CHICAGO — New research reveals there may be a relationship between faulty lipid metabolism and Alzheimer’s disease (AD).
One such clue involves plasmalogens, a class of lipids containing long-chain fatty acids, such as the omega-3 docosahexaenoic acid (DHA) found in fish oil. These lipids are essential for proper membrane function.
A new study links reduced levels of plasmalogens to cognitive decline. The thinking is that faulty metabolism of these lipids in the liver results in less transport to the brain.
“The liver is a kind of factory for making plasmalogens that are packaged into lipoproteins and shipped to the brain, and we think that in Alzheimer’s disease, there is an insufficient amount of these plasmalogens to support normal brain function,” study author Mitchel A. Kling, MD, Veterans Affairs Medical Center and associate professor of psychiatry at Perelman School of Medicine, University of Pennsylvania, Philadelphia, told Medscape Medical News.
Finding an alternative way to get these lipids to the brain that bypasses the liver could offer a solution.
The study, and other related research, was presented here at the Alzheimer’s Association International Conference (AAIC) 2018.
Brain Function Regulation
During a press briefing, Kling noted that plasmalogens have unique properties, including the regulation of membrane functions in the brain and elsewhere. He noted that these lipids are important for synapse function, including the release of neurotransmitters, and that alteration of synaptic function is a hallmark of AD.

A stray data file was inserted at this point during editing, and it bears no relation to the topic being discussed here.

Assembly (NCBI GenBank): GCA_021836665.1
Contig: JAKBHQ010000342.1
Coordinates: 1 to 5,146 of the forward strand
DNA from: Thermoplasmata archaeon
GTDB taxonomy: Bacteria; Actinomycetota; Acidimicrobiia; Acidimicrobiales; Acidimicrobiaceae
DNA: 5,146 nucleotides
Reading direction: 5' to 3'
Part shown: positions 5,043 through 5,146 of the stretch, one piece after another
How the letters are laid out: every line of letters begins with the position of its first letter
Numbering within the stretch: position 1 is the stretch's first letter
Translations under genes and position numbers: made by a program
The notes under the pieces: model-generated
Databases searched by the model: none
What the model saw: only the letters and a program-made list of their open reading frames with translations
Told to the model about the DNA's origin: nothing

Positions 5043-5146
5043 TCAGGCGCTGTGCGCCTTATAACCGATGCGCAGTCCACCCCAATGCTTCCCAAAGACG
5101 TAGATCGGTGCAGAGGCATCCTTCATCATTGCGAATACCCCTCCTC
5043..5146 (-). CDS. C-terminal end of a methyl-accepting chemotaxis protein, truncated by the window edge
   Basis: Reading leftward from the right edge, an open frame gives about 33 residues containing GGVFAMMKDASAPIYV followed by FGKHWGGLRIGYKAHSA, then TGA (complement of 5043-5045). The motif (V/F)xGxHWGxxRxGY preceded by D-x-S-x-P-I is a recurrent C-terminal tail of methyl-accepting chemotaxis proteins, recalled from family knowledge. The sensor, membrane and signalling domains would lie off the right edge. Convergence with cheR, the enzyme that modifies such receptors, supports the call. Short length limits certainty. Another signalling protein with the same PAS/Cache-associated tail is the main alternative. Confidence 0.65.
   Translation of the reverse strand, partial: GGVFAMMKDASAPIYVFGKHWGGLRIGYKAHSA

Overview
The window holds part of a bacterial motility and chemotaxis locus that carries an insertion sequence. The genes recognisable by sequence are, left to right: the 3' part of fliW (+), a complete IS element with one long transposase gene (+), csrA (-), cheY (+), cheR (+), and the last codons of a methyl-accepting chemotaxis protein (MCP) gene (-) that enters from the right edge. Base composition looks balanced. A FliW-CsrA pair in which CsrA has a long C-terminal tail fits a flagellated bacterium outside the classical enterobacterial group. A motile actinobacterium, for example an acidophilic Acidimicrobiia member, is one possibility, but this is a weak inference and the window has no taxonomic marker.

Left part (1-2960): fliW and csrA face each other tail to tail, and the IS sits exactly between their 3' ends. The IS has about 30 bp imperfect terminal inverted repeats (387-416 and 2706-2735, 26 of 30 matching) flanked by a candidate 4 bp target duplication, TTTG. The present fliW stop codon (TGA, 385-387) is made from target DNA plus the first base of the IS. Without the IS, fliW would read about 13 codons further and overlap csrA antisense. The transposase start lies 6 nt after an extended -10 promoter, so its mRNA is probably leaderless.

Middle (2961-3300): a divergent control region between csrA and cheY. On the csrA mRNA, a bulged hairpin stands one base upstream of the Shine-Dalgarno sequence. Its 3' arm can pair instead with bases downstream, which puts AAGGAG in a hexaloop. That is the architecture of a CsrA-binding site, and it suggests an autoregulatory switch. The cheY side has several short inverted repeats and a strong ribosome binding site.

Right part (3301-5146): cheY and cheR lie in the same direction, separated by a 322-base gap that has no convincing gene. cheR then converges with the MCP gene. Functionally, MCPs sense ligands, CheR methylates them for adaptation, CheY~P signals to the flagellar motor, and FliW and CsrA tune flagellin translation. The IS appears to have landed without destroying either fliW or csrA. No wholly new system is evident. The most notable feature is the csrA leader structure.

With age, levels of circulating plasmalogens drop off, which may reflect a decline in the function of peroxisomes, said Kling. Peroxisomes are necessary for the breakdown of long-chain fatty acids to be used to form membranes.
The liver is a key site for synthesis of plasmalogens, which are then exported in circulating lipoproteins for delivery to the central nervous system, said Kling.
For this new study, researchers collected serum samples from 1545 participants enrolled in the Alzheimer’s Disease Neuroimaging Initiative. Participants had AD, mild cognitive impairment (MCI), or normal cognition and were of similar age, sex, and education.
Researchers also had samples from 112 participants with AD, MCI or normal cognition from the Penn Alzheimer’s Disease Center.
The investigators used indices of different plasmalogens. Based on previous research, they examined plasmalogens containing DHA and eicosapentaenoic acid, another omega-3 fatty acid, and an omega-6 fatty acid.
They found that low levels of plasmalogen indices were significantly associated with increased likelihood of AD and MCI in both cohorts. As well, low levels were associated with cerebrospinal fluid (CSF) levels of total tau protein, a biomarker for AD, and with the ratio of tau to CSF amyloid β (Aβ), in both samples.
In general, the patterns showed that levels were lowest among patients with AD, followed by those with MCI and then health persons, Kling told Medscape Medical News.
Although the researchers didn’t compute the data to provide odds ratios, “if you lump all the values together, everyone who is below the highest 20% has a higher risk of developing Alzheimer’s disease. It’s at a level that seems biologically meaningful,” said Kling.
The investigators did not find an association between plasmalogen indices and Aβ alone in either cohort. Although researchers aren’t certain why this is, Kling has a theory that pertains to timing.
He explained that plasmalogen loss may occur closer to the time when people develop symptoms. By the time patients have cognitive impairment, amyloid has likely been accumulating in their brain for many years (although some patients with amyloid burden don’t develop symptoms), but tau changes closer to the time when cognitive impairment begins.